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Open-Source Software as

Catalyzer for Technology Transfer:

Kieker’s Development and Lessons


Wilhelm Hasselbring and Andr´e van Hoorn

Bericht Nr. 1508

August 2015

ISSN 2192-6247




Open-Source Software as Catalyzer for Technology Transfer:

Kieker’s Development and Lessons Learned

Wilhelm Hasselbring1and Andr´e van Hoorn2

1Kiel University, Department of Computer Science, 24118 Kiel, Germany

2University of Stuttgart, Institute of Software Technology, 70569 Stuttgart, Germany

Abstract: The monitoring framework Kieker commenced as a joint diploma thesis

of the University of Oldenburg and a telecommunication provider in 2006, and grew toward a high-quality open-source project during the last years. Meanwhile, Kieker has been and is employed in various projects. Several research groups constitute the open-source community to advance the Kieker framework. In this paper, we review Kieker’s history, development, and impact as catalyzer for technology transfer.



The development of tools is common practice for researchers in order to demonstrate the practicality of developed research approaches and to qualitatively and quantitatively evalu-ate their research results. During the last years, there is an increasing trend that researchers make their tools publicly available under an open-source license, e.g., allowing a more thorough evaluation of work presented in research papers, as well as easing reproducibility of results and building on the work of others. The state of these tools ranges from proof-of-concept implementations to full-blown products. Popular examples of wide-spread and mature open-source tools originally developed and maintained by researchers include the probabilistic model checker PRISM [KNP11] and the R language and environment for statistical computing [R D08].

Since 2006, we have been developing the Kieker framework for dynamic analysis of soft-ware systems.1 In this paper, we review Kieker’s history, development, and impact as cat-alyzer for technology transfer. Parts of this paper have been published in a PhD dissertation [vH14, Chapter 15], which also includes a more detailed description of the framework (in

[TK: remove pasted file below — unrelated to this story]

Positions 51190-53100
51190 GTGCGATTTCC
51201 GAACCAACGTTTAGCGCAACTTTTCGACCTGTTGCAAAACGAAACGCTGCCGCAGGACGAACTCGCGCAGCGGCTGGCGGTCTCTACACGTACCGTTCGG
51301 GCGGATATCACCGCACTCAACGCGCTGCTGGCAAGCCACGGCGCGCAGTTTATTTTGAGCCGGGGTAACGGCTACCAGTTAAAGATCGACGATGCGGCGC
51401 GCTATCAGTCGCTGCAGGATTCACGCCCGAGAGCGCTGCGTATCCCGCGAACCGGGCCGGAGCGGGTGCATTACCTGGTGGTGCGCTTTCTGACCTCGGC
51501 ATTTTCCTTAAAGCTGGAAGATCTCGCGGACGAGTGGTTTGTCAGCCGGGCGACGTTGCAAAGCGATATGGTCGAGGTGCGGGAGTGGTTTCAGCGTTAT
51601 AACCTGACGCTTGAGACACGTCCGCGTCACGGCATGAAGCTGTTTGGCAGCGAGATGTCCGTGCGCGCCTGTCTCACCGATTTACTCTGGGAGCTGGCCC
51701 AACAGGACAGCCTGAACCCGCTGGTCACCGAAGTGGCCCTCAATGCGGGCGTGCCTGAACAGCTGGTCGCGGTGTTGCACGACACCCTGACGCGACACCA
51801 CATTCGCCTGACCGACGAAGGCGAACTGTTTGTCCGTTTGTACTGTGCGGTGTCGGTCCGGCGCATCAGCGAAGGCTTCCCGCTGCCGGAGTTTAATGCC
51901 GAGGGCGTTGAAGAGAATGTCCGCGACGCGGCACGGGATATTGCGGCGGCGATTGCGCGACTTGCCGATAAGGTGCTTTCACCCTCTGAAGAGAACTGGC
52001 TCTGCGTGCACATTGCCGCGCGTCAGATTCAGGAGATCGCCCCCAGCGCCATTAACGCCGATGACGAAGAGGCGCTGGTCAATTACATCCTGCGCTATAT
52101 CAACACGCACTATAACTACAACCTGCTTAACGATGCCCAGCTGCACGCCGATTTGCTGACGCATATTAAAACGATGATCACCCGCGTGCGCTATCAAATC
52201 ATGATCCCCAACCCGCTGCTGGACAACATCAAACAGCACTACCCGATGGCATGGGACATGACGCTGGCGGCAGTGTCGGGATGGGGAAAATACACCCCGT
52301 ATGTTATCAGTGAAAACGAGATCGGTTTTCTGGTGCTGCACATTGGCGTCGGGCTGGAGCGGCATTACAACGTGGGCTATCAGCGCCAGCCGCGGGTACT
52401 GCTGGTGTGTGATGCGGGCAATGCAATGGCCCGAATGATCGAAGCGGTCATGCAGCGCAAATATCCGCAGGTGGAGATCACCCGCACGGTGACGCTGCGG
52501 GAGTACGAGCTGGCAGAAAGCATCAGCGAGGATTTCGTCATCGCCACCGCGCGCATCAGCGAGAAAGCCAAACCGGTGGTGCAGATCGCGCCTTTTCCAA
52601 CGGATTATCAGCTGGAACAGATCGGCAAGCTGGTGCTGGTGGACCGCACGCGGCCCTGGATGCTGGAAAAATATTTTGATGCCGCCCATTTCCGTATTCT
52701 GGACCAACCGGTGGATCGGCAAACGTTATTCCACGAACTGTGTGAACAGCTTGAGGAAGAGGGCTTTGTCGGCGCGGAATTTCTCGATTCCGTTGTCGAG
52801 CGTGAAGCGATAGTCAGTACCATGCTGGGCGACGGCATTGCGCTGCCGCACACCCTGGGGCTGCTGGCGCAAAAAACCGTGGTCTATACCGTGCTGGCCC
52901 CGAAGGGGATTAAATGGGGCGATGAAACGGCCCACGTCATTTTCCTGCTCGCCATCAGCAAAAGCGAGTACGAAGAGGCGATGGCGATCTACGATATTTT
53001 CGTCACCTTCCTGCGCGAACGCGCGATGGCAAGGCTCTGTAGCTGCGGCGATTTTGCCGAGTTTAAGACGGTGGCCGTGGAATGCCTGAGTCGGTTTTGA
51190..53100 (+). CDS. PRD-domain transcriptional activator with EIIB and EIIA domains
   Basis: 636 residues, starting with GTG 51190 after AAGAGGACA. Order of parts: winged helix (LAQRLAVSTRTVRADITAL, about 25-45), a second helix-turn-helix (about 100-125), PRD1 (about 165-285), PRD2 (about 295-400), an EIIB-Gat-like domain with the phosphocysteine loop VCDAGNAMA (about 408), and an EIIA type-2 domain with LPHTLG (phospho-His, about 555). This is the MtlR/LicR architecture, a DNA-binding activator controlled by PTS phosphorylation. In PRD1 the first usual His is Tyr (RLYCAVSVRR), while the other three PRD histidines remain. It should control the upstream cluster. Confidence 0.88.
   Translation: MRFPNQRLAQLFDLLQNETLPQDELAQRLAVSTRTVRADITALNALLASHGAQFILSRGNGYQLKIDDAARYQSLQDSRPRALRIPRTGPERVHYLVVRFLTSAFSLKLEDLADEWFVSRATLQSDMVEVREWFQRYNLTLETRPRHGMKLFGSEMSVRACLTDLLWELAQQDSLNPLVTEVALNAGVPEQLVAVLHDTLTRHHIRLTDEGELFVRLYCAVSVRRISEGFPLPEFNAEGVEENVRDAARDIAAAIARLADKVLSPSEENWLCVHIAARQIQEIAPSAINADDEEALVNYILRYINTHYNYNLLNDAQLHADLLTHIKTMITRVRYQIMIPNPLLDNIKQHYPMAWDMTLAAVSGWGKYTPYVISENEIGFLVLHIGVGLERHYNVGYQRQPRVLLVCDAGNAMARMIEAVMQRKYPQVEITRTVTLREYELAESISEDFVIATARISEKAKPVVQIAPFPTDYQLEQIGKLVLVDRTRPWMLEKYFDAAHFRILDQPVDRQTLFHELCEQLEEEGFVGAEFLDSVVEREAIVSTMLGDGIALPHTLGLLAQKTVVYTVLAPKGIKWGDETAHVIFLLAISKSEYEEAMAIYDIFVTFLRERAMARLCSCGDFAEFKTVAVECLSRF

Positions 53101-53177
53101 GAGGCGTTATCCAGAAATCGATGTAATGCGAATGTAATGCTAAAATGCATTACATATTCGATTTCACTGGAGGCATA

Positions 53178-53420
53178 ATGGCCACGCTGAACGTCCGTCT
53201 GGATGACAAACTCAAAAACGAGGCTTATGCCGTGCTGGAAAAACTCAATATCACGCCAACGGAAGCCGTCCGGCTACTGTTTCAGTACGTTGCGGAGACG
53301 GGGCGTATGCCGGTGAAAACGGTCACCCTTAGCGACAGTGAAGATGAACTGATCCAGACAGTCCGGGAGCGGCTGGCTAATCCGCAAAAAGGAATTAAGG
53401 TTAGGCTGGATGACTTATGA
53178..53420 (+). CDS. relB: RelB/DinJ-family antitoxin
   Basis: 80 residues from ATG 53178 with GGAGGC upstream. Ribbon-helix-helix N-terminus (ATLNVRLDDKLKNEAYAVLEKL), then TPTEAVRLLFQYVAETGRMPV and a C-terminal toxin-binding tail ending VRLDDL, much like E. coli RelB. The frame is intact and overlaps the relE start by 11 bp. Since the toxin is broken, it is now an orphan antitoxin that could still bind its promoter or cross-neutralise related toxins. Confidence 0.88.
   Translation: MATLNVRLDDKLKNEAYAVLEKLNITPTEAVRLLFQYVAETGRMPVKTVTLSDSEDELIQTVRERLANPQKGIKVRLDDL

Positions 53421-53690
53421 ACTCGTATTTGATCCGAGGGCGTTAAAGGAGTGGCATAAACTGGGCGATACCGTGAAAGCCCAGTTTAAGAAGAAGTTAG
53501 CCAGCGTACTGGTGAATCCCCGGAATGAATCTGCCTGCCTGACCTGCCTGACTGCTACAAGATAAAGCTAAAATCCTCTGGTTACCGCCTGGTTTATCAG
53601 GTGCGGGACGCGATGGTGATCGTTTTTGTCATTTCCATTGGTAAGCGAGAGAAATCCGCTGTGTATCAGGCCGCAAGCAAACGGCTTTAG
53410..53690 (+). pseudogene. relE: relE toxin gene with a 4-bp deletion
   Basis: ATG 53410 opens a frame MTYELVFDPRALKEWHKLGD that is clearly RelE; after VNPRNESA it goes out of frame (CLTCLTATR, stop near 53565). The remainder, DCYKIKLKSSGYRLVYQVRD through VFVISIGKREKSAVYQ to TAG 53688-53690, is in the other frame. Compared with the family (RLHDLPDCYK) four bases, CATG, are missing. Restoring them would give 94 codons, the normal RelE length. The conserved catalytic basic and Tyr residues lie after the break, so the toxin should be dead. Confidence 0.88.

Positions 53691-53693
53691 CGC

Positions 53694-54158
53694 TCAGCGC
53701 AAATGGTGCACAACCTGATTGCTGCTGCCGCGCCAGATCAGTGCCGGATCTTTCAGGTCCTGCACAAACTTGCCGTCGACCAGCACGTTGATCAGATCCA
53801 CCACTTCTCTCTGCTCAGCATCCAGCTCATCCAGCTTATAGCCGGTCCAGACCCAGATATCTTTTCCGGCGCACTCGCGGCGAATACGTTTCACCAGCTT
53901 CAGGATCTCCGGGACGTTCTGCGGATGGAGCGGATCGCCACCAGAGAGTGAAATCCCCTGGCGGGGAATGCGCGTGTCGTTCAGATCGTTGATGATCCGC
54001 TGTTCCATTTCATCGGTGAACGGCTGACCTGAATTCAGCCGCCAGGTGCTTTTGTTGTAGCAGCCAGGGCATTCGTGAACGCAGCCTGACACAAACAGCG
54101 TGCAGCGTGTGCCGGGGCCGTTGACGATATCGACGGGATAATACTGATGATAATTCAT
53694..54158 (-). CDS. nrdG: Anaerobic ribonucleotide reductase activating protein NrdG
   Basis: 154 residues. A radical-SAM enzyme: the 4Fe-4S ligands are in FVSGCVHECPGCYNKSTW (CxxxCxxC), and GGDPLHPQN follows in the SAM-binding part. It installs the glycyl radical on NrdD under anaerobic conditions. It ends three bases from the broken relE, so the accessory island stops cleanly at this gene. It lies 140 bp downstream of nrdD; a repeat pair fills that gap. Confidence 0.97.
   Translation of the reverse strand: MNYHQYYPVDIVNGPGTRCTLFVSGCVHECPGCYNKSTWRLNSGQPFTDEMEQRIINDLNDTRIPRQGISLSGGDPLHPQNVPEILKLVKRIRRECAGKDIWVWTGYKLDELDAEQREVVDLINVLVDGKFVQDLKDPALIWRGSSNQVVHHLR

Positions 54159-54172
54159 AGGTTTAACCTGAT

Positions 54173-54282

addition to [RvHM+08, vHRH+09, vHWH12]) as well as its development process and



Kieker’s Development and Impact

This section reviews the past years of Kieker development and gives some indication of the impact in terms of where and by whom Kieker has been developed and used.

1The Kieker framework’s web site—including downloads, documentation, publications, and references—is

available at

Accompanying paper for our talk at 1. Kieler Open Source Business Konferenz, Sept. 14, 2015, Kiel, Germany.

Appeared as: W. Hasselbring and A. van Hoorn. Open-Source Software as Catalyzer for Technology Transfer: Kieker’s Development and Lessons Learned. Technical Report TR-1508, Department of Computer Science, Kiel University, Kiel, Germany. Aug. 2015.


2013 May Sept. 1.7 1.8 Kieker/Palladio Days '13 Kieker Days '12 TrustSoft (DFG GRK) PubFlow [Rohr et al., 2008]

[Focke, 2006] [van Hoorn et al., 2009]

b+m Dataport HSH Nordbank NOKIA SIEMENS


[van Hoorn et al., 2012] iObserve Ensure SPEC RG DynaMod developer meetings Git regular meetings issue tracking code quality tools continuous integration



2006 2007 2008 2009 2010 2011

May Sept. May Sept. May Sept. May Sept. May Sept. May Sept. May Sept.

Publ i-cations Indus trial colla bor . R esear ch pr ojects Ver s. De velop ment infr as tructur e Phase 2

Phase 1 Phase 2 Phase 3 Phase 2 Phase 4 Phase 2 Phase 5

NovaTec Ev ents 2014 May Sept. 1.9 1.10 SOSP '14 2015 May 1.11 diagnoseIT JUnit EWE TEL EWE TEL 0.5 0.6 0.91 0.95a 1.0 1.1 1.2 1.3 1.4 1.5 1.6 CEWE COLOR MENGES Subversion SourceForge

Figure 1: The timeline depicts durations of associated research projects, industrial collaborations, publications describing the framework, development tools, and released versions.

2.1 Evolution Phases

This section provides a review of Kieker’s history starting from its origin in 2006 to the middle of 2015. We roughly divide the past years of evolution into five phases. The timeline in Figure 1 depicts the durations of each of these phases along with important events in the context of the Kieker project, which will be discussed in the remainder of this section.

Phase 1: 2006 (Inception)

Kieker originates from Focke’s Diploma thesis [Foc06] on performance monitoring of middleware-based applications. The thesis was conducted at the University of Oldenburg (Software Engineering Group), in collaboration with the EWE TEL GmbH, Oldenburg. As part of his work, Focke developed a performance monitoring component for Java EE

applications, calledTpmon, providingaggregatedperformance measures for Java

meth-ods: invocation counts as well as average, maximum, and minimum response times.

Phase 2: 2007–2009 (Production Systems)

Tpmonhas been developed further by Matthias Rohr—who co-supervised Focke’s thesis